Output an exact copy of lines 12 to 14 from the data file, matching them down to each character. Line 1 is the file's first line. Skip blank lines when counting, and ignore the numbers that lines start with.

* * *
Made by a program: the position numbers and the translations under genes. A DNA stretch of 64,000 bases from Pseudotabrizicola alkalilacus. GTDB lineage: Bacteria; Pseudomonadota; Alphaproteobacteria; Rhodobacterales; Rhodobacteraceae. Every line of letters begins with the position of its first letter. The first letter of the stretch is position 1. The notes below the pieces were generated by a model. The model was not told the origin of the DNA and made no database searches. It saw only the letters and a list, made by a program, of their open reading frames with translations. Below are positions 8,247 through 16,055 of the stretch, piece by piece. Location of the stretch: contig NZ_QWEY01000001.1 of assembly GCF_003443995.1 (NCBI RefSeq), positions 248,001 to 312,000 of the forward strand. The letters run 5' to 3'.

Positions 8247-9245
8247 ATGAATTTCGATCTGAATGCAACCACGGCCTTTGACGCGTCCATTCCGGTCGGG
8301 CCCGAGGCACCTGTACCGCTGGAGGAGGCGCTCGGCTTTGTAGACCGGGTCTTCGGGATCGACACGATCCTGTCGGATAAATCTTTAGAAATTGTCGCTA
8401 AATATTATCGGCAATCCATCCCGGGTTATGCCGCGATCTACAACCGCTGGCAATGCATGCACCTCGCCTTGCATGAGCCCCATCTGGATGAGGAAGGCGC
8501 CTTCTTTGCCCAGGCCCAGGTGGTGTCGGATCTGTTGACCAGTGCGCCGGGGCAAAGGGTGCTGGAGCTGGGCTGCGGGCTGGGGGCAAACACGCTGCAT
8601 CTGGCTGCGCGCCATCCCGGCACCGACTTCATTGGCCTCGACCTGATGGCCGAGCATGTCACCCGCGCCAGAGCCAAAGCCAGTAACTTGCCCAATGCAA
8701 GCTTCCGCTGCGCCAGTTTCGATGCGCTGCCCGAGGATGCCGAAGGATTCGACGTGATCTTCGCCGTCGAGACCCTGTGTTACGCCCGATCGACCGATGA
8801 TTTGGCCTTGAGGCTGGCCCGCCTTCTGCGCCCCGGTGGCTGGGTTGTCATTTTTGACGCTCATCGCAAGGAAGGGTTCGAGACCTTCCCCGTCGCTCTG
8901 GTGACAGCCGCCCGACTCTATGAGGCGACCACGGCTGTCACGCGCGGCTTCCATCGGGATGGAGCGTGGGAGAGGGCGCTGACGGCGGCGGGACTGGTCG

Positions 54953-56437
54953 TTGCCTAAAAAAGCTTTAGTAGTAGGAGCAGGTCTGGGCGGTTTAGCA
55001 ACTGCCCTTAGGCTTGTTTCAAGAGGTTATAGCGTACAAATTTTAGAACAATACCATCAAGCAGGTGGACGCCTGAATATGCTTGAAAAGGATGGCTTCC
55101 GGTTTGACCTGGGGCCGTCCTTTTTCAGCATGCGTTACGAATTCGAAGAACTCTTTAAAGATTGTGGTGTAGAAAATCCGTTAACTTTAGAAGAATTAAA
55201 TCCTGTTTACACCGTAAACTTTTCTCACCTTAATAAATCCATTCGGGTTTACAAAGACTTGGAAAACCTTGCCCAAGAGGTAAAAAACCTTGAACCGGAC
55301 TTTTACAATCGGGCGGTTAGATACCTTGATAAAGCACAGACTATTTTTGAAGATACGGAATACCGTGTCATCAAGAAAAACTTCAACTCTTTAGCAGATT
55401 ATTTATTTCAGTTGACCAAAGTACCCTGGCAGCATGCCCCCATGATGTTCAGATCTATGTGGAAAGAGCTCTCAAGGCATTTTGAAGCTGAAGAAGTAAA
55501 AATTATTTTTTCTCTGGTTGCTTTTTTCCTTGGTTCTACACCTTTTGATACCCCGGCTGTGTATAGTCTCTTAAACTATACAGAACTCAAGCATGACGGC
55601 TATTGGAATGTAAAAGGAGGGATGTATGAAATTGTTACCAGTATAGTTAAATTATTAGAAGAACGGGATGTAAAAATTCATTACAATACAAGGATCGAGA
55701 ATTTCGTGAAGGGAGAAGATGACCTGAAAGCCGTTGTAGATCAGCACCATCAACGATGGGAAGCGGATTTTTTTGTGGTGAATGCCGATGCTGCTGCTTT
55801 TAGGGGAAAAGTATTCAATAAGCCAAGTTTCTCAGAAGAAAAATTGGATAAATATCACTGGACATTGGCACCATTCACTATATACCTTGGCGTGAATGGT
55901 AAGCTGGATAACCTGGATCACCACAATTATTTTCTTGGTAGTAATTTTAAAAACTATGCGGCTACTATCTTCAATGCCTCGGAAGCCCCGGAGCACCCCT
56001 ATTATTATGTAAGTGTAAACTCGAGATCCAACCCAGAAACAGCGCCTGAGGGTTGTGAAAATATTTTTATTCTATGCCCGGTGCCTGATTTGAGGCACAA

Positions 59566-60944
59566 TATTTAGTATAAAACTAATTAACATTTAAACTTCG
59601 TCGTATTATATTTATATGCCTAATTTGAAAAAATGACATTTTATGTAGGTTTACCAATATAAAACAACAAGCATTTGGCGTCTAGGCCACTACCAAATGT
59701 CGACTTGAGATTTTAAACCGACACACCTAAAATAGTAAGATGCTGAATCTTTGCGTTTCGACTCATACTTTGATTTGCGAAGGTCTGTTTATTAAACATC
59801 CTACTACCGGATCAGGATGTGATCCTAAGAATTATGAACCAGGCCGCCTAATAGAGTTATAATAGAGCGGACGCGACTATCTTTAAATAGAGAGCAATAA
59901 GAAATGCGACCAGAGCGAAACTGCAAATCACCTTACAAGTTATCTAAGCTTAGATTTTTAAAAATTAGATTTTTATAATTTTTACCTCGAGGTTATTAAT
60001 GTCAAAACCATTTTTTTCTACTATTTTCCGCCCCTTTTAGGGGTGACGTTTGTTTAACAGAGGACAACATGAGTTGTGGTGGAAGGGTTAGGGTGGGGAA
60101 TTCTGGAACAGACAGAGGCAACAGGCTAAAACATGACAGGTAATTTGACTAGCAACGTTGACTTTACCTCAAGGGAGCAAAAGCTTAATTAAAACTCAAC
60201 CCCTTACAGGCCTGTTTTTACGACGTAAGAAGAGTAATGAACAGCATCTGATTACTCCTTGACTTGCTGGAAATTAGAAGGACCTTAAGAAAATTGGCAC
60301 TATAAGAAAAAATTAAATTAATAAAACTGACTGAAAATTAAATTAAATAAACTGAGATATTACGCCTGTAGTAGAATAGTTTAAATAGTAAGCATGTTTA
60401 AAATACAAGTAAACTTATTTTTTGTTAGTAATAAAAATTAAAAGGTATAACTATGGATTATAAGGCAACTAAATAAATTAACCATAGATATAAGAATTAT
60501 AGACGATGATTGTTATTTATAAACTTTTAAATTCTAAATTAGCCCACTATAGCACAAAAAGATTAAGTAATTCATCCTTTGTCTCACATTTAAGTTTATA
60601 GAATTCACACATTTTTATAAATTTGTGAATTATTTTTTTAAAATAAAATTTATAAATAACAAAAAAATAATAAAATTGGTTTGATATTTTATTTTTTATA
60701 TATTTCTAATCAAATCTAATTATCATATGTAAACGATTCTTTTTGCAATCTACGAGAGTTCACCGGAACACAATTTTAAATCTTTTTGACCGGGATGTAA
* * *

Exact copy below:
54953 TTGCCTAAAAAAGCTTTAGTAGTAGGAGCAGGTCTGGGCGGTTTAGCA
55001 ACTGCCCTTAGGCTTGTTTCAAGAGGTTATAGCGTACAAATTTTAGAACAATACCATCAAGCAGGTGGACGCCTGAATATGCTTGAAAAGGATGGCTTCC
55101 GGTTTGACCTGGGGCCGTCCTTTTTCAGCATGCGTTACGAATTCGAAGAACTCTTTAAAGATTGTGGTGTAGAAAATCCGTTAACTTTAGAAGAATTAAA